Instead of attacking the pathogens, however, Fikrig is interested in developing a vaccine that targets the tick proteins that help pathogens reach their target. A major advantage to this approach is that the same proteins that enable ticks to transmit infection are involved in spreading multiple diseases. “Ticks transmit many different infections, including Lyme disease, anaplasmosis, Powassan virus, and babesiosis,” Fikrig says.
Rather than use a different vaccine against each pathogen, Fikrig hopes that a single vaccine that targets important proteins can neutralize a wide variety of tick-borne diseases. An mRNA approach is one of several ways his lab is trying to deliver tick targets into animal subjects.
Thanks to the triumph of the Pfizer and Moderna vaccines, experts have realized that mRNA-based vaccines are safe and effective for humans, and Fikrig expects a boom in this technology.
“There will likely be many other mRNA vaccines for humans in the future,” he says. “An anti-tick vaccine could be one example of many.”
Vaccinating against the respiratory illness RSV
Carlos Oliveira, MD, PhD, assistant professor of pediatrics (infectious disease), is a physician-scientist and vaccinologist who is studying RSV, or respiratory syncytial virus. RSV is a common, highly contagious respiratory illness, and while symptoms are usually mild, the virus can be dangerous in newborns. Accord- ing to the CDC, approximately 58,000 children under age five are hospitalized annually in the United States due to severe infection.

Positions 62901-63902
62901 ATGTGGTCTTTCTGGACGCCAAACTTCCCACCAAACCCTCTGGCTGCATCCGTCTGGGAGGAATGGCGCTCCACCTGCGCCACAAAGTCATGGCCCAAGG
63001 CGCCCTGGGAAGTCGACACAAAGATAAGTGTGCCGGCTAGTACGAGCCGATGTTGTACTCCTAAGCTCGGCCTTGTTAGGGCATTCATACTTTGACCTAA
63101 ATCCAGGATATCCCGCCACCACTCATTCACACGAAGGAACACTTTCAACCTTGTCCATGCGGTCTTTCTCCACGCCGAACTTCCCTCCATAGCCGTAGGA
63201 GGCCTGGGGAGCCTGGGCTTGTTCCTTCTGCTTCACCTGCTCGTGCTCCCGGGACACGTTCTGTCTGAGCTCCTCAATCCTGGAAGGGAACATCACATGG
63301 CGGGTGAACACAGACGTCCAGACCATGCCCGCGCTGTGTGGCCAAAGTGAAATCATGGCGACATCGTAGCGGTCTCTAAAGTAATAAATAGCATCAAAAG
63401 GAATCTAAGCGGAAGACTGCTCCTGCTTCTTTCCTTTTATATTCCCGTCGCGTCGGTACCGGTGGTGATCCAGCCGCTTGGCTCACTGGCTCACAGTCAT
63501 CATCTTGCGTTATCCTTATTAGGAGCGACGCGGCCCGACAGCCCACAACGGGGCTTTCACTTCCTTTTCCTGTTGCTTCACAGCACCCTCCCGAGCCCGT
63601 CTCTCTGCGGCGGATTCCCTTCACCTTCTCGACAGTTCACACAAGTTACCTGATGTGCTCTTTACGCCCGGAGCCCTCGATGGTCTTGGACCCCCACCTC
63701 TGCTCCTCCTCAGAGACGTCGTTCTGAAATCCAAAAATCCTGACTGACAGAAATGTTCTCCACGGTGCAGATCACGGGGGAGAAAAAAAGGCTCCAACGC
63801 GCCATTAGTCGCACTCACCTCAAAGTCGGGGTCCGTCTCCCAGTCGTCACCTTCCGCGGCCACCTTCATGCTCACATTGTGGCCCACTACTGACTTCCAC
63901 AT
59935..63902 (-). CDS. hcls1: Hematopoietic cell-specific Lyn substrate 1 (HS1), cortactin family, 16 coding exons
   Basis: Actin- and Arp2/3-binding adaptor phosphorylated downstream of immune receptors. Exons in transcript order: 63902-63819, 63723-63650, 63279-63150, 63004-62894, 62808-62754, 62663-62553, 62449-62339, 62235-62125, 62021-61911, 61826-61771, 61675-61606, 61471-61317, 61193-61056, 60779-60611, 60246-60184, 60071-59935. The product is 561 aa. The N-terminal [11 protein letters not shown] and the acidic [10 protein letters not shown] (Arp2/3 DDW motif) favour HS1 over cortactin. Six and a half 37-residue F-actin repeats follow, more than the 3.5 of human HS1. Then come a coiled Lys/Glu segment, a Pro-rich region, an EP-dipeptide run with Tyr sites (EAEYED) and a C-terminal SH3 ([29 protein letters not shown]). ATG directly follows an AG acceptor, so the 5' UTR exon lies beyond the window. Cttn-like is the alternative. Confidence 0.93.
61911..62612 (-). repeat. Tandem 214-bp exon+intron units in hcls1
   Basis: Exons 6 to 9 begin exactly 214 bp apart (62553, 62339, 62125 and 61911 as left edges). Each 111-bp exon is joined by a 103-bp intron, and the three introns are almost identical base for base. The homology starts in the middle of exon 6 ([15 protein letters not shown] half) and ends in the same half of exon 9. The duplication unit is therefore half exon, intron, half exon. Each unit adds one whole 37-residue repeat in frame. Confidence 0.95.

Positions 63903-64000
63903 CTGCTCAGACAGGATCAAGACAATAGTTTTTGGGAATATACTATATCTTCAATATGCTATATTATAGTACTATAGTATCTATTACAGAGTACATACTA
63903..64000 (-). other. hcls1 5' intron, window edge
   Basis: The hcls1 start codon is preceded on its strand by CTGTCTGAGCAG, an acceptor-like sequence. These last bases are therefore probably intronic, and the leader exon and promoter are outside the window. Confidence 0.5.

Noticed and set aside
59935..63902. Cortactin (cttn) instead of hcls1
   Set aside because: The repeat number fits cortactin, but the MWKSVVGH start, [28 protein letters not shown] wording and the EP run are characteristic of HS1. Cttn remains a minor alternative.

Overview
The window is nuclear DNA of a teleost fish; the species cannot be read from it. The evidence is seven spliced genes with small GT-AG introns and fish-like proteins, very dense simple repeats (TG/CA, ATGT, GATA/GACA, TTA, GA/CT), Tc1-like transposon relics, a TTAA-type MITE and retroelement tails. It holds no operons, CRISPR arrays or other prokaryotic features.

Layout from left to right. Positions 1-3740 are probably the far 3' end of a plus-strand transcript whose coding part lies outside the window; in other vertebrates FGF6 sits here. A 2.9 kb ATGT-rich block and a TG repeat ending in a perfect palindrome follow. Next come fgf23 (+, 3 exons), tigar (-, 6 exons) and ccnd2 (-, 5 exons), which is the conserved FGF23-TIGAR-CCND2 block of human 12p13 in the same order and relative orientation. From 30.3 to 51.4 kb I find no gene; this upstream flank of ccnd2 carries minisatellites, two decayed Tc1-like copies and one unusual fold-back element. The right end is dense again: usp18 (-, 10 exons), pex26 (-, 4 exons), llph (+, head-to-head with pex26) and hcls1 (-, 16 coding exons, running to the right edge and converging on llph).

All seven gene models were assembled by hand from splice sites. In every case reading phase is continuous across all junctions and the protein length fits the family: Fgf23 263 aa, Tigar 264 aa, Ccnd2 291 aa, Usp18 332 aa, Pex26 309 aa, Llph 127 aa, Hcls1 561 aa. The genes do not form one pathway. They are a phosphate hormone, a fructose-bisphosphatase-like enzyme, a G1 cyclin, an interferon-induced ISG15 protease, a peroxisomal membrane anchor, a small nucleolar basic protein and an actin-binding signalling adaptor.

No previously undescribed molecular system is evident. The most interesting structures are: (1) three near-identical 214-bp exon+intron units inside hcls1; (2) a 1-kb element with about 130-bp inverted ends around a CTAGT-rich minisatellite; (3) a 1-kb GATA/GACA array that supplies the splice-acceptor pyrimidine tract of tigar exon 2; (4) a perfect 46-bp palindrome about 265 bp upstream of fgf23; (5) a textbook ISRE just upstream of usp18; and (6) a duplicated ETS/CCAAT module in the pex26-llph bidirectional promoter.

Delayed for a year by the pandemic, Oliveira is now enrolling women in a Pfizer study of a vaccine for RSV, which will involve immunizing pregnant mothers in their third trimester to protect their babies from infection. Oliveira also believes that experience with COVID-19 has revolutionized the field of vaccine development.
“There are now people developing vaccines for infectious diseases that weren’t possible before COVID,” he says.
Vaccinating against leptospirosis
Yale researchers in other disease areas are also hopeful that the pandemic will boost momentum for their efforts. Elsio Wunder Jr., PhD, DVM, MS, research scientist in epidemiology at Yale School of Public Health, is a veterinarian-turned-epidemiology researcher from Brazil who is working on a vaccine for leptospirosis—a zoonotic bacterial disease that often affects individuals in tropical climates living in unsanitary conditions. Endemic outbreaks are often caused by environmental contamination from live animals. His longstanding research involves trying to develop a live attenuative vaccine. By deleting an important protein for motility of the bacteria, this type of vaccine stimulates an immune response in the body by injecting a less pathogenic form of the bacteria. However, because leptospirosis mainly impacts people from poor socioeconomic backgrounds, there is little economic incentive for companies to develop vaccines for the disease. Now, Wunder is hopeful that the pandemic has increased awareness of the significance of preventing disease in general.
“One of the positive things about this pandemic is that people saw that investing money in vaccine development and prevention methods is a good thing,” he says.